This gave us some time to reconnoitre the surroundings and perhaps do the basics of trying to start normal live in getting through the formalities of getting employment, enrolling the young ones for schools, and in the case of me and Frank, finding work and earn money that would certainly be a

leap into the future. It was therefore decided to get the Pole and his top secret route with his taxi service to take us through the flooded surroundings and back roads to the nearest railway station. It would just be a nice train trip to see more of Sydney. A bit of a holiday in fact. We were dropped off early in the morning; the Polish car driver had given us the timetable of train to Sydney and back. Dad asked for the return tickets in French a ‘retour de Sydney’, he was a bit nervous, after all it was his first attempt at English. His knowledge of English was based on his schooling, alright by many standards, certainly better than the train guard who asked to see the tickets after we had been on the train for about one hour. CCsHows yer frigginen thikets, he demanded, lurching rather dangerously towards my mother.  What was this now? Pardon, my father asked.  STicketts mate was his answer. Well, it was an improvement on being called ‘love’ back in deserted Fremantle. Even so, the consternation was rising in our little group. Our concern was noticed by a fellow train passenger. Don’t worry, the friendly train traveller assured us, ‘he has been on the turps. Turps?  My father was racking his brains about turps, but slowly it must have dawned on my parents that the train guard was drunk. Stone, and totally drunk. How was this possible? In a country that was supposed to be a better place for the children’s future? This was totally unexpected and unsettling. What was waiting for us in Sydney? Instead of healthy fence leaping by postmen and newspaper deliverers we were confronted with a drunk. This was totally out of the norm by any standard.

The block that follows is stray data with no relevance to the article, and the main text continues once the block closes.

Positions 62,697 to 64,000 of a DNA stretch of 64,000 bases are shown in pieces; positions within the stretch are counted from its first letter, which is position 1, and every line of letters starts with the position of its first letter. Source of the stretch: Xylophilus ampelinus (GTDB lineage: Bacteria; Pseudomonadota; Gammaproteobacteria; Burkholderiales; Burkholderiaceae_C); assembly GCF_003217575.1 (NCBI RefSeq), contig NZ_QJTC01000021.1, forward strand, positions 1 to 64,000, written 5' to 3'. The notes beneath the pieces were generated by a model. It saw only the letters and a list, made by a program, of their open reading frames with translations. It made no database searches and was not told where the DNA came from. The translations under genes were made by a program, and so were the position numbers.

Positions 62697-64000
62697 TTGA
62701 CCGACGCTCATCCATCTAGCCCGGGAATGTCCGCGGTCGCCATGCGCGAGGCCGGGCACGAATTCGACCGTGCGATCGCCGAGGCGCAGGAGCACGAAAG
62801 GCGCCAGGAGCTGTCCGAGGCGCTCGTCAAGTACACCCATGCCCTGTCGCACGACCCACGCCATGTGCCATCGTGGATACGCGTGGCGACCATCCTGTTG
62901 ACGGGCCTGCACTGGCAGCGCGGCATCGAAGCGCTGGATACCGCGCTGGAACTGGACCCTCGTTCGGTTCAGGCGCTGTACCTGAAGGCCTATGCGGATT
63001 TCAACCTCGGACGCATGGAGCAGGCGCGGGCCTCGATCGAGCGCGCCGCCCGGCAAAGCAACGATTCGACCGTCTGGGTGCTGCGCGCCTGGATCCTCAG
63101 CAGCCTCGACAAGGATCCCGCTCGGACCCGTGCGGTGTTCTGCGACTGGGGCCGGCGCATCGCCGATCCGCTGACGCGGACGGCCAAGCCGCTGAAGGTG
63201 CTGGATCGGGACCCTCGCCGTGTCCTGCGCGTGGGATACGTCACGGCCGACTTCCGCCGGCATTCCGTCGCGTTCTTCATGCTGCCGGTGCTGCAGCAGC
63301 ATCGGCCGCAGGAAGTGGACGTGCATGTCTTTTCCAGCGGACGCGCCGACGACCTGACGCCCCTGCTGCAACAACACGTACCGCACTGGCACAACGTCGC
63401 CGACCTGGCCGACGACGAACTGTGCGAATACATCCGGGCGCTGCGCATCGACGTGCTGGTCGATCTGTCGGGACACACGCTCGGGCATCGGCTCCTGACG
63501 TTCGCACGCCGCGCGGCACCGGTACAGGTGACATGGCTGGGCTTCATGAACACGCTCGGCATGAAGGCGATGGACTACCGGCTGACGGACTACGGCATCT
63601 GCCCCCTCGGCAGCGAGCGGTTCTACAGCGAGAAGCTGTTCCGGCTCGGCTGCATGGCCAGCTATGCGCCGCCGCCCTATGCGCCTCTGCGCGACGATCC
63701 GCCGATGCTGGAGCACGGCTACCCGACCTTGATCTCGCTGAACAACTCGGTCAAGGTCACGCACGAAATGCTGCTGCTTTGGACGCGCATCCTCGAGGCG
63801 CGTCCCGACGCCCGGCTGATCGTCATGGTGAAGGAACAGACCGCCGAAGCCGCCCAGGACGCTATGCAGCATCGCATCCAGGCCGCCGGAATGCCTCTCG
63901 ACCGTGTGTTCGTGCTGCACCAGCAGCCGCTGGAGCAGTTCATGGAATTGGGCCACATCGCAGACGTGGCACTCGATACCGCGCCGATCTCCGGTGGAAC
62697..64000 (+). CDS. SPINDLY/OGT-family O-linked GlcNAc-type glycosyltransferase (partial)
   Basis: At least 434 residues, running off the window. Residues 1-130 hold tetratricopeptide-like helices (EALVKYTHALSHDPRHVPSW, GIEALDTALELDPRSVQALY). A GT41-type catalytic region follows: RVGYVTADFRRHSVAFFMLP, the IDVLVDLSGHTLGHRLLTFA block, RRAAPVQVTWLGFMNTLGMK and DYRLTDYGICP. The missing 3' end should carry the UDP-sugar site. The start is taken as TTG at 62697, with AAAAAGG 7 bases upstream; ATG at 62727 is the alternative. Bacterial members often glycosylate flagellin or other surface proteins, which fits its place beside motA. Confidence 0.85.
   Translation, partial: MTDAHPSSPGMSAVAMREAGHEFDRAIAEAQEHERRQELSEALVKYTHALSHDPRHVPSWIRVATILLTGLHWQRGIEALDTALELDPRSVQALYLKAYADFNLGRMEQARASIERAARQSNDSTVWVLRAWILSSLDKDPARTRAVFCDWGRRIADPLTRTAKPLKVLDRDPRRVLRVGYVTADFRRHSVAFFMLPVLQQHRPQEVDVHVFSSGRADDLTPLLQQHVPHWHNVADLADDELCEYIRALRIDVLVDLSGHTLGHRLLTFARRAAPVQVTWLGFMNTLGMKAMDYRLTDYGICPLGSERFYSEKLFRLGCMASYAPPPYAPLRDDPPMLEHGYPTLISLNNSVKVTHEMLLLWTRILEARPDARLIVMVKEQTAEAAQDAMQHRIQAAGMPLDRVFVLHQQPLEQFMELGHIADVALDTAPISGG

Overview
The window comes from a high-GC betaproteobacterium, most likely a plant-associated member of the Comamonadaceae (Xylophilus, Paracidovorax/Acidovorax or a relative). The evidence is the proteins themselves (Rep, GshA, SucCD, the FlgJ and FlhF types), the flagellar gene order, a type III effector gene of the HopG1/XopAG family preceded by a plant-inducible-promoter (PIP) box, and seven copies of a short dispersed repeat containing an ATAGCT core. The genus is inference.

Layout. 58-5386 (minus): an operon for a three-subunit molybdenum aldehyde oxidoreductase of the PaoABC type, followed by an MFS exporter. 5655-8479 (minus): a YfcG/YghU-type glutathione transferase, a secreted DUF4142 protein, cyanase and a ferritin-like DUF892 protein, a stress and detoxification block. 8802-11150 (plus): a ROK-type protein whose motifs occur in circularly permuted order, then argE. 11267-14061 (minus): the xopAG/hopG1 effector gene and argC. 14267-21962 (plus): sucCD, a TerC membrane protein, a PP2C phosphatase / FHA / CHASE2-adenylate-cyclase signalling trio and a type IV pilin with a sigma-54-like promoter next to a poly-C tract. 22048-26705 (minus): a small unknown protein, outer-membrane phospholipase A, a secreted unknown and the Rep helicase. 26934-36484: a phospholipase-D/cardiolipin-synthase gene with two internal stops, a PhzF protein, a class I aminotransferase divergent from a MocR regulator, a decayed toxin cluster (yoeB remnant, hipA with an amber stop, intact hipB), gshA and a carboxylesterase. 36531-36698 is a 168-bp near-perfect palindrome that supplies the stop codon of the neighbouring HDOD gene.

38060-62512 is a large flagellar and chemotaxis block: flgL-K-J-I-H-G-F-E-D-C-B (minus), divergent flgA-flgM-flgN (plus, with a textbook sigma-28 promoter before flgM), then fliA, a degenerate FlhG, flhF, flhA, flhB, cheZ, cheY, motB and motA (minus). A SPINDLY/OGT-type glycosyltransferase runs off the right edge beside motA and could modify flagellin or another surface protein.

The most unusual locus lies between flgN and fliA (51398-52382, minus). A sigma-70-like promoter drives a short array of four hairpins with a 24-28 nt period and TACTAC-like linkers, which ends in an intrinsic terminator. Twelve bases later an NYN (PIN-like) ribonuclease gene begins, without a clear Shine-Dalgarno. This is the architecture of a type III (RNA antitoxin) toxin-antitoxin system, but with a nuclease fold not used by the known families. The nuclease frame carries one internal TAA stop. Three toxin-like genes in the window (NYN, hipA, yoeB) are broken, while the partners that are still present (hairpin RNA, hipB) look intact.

In Holland none of us had ever experienced even seeing wine or alcohol, let alone anyone drunk. Well,’ never seen alcohol’, might be a bit of an exaggeration, father and mother did have a New Year’s single small glass of sherry every year.

 Our arrival in Sydney was drunk-less and a great relief for all of us. We walked to Hyde Park and mum distributed all the ready- made IXL jam sandwiches, but not with as much jam as we would have liked. Old habits die hard, they say.

On the way back to Scheyville we met up with the Van Dijks at Granville rail station, this is a railway station of some significance and would feature into the next eight months of our lives. It was arranged we would live with the Van Dijks and our departure from the Camp was now imminent. My mother went with Beb Van Dijk shopping at some stage because after we all moved from Scheyville to the Van Dijks we all had brand new, gleaming, chrome plated steel framed double bunk beds. The arrival of all of us at the Van Dijks was not without big surprises. You can imagine my keenness to finally discover this magic car that would convert to truck and back to sedan. As it turned out, it was a 1939 Chevrolet utility with three wheels, the forth one was missing and the car was compensated for that loss by a pile of bricks. It was rusty and nothing like what I had imagined. What a blow, if not deceit. I never saw it being driven.